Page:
Practicing Physicians Advisory Council is discontinued in Health Reform Bill
It would appear, that the more we learn about the new health reform bill, the more we have to be concerned about. In a brief sentence, deep within the bill, we are informed that Section 1868(q) of the Social Security Act (42 U.S.C. 1395ee(A) is repealed. 1
Well, now just who would know what that is all about? It seems that Congress at one time, felt it important that a panel of PRACTICING physicians, who actually live and work under the payment rules of Medicare, should get together quarterly, to discuss with HHS and CMS issues related to billing, coding and reimbursement. The common sense behind this makes one wonder how Congress ever came up with this in the first place.
When one goes to the CMS site to review this topic, one finds this text:
‘In accordance with H.R. 3950, section 3134(b)(2) of the Patient Protection and Affordable Care Act, repeals section 1860(a) of the Social Security Act (42 U.S.C. 1395ee(a)), which provided for the establishment of the Practicing Physicians Advisory Council (PPAC), and specified the PPAC's composition and meeting schedule. The date of enactment of this provision is March 23, 2010. Therefore, the PPAC is being discontinued and the June meeting will not be held.’ 2,3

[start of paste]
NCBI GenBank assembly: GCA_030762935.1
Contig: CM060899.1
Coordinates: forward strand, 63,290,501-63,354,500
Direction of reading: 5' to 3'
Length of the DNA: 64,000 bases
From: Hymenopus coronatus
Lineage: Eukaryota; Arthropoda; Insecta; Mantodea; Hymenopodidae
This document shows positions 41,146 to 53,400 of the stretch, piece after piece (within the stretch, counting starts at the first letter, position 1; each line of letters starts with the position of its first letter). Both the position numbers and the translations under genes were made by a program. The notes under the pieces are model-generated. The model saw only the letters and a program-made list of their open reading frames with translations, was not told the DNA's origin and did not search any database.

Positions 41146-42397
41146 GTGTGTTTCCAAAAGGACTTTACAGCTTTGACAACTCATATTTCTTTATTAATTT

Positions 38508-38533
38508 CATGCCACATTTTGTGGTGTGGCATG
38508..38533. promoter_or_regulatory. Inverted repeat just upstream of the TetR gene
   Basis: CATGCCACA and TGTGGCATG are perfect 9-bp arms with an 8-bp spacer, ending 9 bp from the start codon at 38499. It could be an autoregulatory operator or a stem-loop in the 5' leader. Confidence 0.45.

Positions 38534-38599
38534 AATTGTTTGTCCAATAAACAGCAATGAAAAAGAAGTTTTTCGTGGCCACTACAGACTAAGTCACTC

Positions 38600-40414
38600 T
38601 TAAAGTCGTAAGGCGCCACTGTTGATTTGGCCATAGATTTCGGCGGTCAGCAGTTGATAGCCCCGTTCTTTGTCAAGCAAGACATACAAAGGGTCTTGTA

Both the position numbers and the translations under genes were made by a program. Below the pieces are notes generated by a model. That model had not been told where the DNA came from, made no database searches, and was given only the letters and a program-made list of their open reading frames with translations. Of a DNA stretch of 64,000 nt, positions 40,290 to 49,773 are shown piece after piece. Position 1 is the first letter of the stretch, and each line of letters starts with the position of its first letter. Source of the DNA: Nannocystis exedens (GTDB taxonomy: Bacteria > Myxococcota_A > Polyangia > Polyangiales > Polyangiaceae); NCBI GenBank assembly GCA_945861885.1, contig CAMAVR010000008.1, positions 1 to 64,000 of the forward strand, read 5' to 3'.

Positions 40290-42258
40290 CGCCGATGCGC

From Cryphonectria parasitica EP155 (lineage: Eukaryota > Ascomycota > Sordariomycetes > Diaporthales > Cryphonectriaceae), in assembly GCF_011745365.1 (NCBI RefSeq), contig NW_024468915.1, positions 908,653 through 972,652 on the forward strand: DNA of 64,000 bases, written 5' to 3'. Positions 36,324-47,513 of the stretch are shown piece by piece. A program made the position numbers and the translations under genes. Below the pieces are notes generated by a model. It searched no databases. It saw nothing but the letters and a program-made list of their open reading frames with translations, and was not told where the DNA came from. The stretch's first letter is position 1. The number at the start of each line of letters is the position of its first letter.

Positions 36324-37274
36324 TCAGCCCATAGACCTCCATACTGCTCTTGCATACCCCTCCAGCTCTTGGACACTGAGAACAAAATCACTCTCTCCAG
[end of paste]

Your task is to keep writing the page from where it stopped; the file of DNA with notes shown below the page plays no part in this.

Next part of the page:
In other words, those who wrote the health bill (now who was that?) determined that it was in the best interests of health care to eliminate any face-to-face discussion between physicians and bureaucrats at CMS. No doubt, since the health bill now gives all discretion to the Secretary of HHS in regard to determining fee related matters; it was best to remove any pesky interference. Heaven forbid we should actually have input from doctors working in the real world, under these regulations and payment policies give any feedback.
It is exactly this kind of broad latitude given to the Secretary of HHS, in the absence of any modifying input from those actually providing care and services that has prompted concern, indeed fear, from many. With physician shortages likely to become exacerbated by any expansion of access, the elimination of practicing physician input would seem to be unwise at best, and at worst, a designed move to eliminate objection to the likely severe cost cutting that the Secretary of HHS is going to undertake. It has also prompted negative commentary in the media. 4
We can only hope that his provision will be removed and the input from practicing physicians will again be sought after and respected.